Fuuuck! I wasn't prepared for Plan B yet. All my eggs..I mean veggies, were in that basket! Well, now what are the options? I remembered the information my new long distant friends and advisers Jamie out in Utah, and George out in Florida told me about their treatments. They were also doing Gerson but incorporating additional protocols offered to them along with The Gerson Treatment, both still down in Mexico. Through them, I connected with Dr. Patrick Vickers' clinic, 'Northern Baja Gerson Treatment Center' in Rosarito, Mexico and learned more about what they offer there. In addition to the full Gerson Treatment, I would receive a variety of complementary added protocols (that I'll go into more in details in a proceeding post(s)).

The additional protocol I was advised to jump on was Pnc27. I've linked a couple sites to it below, but from what I've gathered from both previously mentioned friends is that this is can essentially be a game changer for me. For anyone trying to kill cancer. These friends have been on it now for about six months and have been having wonderful results so far! It's yet another one of these non funded protocols that is not able to get recognition (yet) for its success apparently. From what I've been learning, it has one job and one job only, and that is to eradicate cancer cells directly without touching/harming anything else. It's a non-toxic natural protein peptide that kills cancer cells on contact. And once cancer cells are being attacked in the body, they need a way to get out of your system fast, as they of course are toxic. That's where the Gerson treatment works really well in conjunction, to eliminate the toxins and strengthen the immune system.

Of course there are concerns still with my bile duct issues, even with the work of the Pnc27, but the doctors at this particular clinic are willing to work slowly if need be to adjust to how my body may react to the treatments. In the end it's all theoretical and we would just have to see how it goes. There's hospitals near the clinic there in Mexico if intervention was needed. So there I was again struggling over what to do. How does one girl come to make so many hard decisions? I could be damned if I do, I could be damned if I don't. So what I needed to finally digest is that bottom line is that this is all theory. There's no guarantee with any treatment and how my body will react in the next few weeks no matter what treatment I'm on. However, the idea is to try something alternative right? Chemotherapy is not an option I'm willing to choose at this point, so what other choice do I have? The best choice is the choice that has made itself available to me, right now. I can only do what I can do, right now.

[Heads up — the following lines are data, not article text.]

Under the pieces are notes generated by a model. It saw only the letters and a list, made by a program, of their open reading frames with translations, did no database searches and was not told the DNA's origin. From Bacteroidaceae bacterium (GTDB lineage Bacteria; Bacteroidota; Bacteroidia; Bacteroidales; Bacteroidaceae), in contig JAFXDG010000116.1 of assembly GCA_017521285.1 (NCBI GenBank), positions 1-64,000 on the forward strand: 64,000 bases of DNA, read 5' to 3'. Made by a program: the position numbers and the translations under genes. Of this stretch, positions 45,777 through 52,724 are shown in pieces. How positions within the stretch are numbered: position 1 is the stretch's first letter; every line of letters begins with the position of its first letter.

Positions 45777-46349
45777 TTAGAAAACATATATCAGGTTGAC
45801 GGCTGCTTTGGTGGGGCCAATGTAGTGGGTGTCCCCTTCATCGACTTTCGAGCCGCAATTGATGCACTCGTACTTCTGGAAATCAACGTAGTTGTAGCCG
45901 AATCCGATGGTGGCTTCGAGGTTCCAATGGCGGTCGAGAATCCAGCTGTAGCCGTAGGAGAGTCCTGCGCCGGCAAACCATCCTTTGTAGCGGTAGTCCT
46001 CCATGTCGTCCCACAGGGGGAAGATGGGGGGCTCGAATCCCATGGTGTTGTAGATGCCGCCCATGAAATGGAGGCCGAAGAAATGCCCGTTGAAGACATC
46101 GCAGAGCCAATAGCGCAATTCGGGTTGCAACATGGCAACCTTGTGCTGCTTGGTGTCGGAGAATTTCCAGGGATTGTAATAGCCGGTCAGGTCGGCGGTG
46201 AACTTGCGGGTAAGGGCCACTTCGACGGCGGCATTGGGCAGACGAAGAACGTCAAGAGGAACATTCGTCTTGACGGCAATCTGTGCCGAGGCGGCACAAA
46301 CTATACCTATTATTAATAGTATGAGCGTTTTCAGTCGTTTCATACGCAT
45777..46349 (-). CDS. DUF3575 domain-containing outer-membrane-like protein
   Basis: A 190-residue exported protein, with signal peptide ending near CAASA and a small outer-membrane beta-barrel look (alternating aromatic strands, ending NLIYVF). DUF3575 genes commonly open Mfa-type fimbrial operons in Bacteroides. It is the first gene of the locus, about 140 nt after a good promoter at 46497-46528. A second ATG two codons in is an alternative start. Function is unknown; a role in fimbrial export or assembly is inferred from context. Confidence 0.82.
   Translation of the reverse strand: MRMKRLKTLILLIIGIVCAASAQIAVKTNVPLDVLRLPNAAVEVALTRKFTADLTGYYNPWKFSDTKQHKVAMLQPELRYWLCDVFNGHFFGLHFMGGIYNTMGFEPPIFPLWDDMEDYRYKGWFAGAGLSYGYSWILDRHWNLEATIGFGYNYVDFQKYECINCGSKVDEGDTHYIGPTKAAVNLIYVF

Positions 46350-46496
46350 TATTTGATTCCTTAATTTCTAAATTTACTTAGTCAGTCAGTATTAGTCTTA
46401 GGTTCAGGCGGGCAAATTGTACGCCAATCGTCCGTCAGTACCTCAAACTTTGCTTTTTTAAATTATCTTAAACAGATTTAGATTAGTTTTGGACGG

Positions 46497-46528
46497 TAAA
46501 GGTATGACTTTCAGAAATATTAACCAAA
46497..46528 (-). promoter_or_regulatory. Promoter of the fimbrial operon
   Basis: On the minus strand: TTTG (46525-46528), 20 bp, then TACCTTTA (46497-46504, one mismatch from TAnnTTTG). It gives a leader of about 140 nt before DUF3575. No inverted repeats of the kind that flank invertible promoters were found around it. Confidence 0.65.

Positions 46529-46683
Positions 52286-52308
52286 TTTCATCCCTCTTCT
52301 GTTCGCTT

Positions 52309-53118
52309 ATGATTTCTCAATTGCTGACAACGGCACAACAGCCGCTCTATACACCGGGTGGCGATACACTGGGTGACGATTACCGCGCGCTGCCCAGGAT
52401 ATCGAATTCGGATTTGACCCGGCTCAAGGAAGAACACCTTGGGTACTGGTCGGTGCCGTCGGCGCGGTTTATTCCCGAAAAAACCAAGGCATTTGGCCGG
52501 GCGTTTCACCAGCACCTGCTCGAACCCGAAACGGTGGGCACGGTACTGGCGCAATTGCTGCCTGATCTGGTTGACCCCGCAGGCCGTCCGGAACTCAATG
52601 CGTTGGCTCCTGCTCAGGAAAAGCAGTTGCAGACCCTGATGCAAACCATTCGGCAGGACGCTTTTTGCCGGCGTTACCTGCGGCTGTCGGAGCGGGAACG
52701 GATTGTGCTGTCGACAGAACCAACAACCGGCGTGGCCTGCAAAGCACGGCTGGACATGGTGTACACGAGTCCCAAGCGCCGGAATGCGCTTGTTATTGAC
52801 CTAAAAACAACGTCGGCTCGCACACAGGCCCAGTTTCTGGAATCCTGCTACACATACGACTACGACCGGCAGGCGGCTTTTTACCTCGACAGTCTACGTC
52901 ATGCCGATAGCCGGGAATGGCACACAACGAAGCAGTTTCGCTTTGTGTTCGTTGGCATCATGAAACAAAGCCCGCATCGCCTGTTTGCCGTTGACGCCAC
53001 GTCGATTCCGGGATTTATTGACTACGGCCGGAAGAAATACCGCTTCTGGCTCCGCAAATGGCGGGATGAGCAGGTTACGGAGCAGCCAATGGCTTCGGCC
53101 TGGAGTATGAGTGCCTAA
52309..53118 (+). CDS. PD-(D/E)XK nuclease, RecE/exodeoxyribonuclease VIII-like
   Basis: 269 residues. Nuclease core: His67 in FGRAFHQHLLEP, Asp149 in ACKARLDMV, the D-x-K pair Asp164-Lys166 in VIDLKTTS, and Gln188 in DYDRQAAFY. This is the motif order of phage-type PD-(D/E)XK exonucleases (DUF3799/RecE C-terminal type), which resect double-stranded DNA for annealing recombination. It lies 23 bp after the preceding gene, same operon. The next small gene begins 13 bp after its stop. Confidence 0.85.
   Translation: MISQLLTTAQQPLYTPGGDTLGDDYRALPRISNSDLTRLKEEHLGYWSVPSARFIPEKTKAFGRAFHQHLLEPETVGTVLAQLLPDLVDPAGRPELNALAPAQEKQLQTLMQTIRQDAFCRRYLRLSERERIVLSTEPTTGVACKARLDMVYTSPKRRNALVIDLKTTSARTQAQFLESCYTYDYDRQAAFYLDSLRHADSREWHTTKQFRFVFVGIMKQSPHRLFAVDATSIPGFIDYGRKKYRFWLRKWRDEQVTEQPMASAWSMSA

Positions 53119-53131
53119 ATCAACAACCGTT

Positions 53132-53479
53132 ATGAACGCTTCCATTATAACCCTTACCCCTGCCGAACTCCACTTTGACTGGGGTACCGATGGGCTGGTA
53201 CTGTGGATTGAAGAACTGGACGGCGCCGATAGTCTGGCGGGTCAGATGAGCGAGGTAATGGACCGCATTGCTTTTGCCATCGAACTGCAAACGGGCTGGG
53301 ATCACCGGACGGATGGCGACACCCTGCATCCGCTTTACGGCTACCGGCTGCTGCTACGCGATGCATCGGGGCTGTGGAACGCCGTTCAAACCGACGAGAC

Thursday, March 6, 2014

“When I dare to be powerful, to use my strength in the service of my vision, then it becomes less and less important whether I am afraid.” - Audre Lorde

These series of questions get asked of me all the time, "How did it happen...when did it start? How did you know you had it?" Followed by, "But you're so young. You don't even look sick…"

Total valid and legitimate questions and statements right? Well when you have had cancer, you learn to tell your story like as if it's a series of questions that you answer in sequence over and over again. I answered these questions so many times that it would just roll off my tongue like I was talking about the weather. Finely polished second nature. Not much thought to it, just so matter of factly like it was an extension of my name. Not until this last occurrence that I reflected on how I was telling that story, and how I wanted to tell that story from now on. I realize now how far I've come from where that naive girl first was, laying in the hospital coming out of anesthesia when she was told she had cancer for the first time. What I've learned so far is priceless, but it's still a major work in progress. A lot can happen in six little years. A lot more will continue to happen in these years to come. I won't claim to know all the answers, but I do hope that through acknowledgment first, and action second, I can learn to change what I can control, and only what I can control. Releasing control can be a whole chapter of it's own so we'll hold off on all that for now, first I want to open up my whole story in detail, dissect it a little further so maybe I'll be able to continue to discover what's really happening here.   

Bare with me as I tell my story for yet another time, but in a slightly different way as a more detailed introduction to how it all began and where I am today as I continue up this road

So it started in early 2008 soon before I turned 28, I was at a job I hated, transitioning a lot with school and career paths, family ties were a little rocky at that time, but other than that I couldn't complain (too much). I was in a good relationship and was hoping to make plans for a bright future. I had great friends, and I was going along as I knew it as normal. What normal was supposed to be for me exactly, I didn't know for sure and I struggled here and there with it as many do, but that's a whole other story that I won't bore you with here. I knew nothing about cancer other than it was something that seemed to affect other people, luckily not me.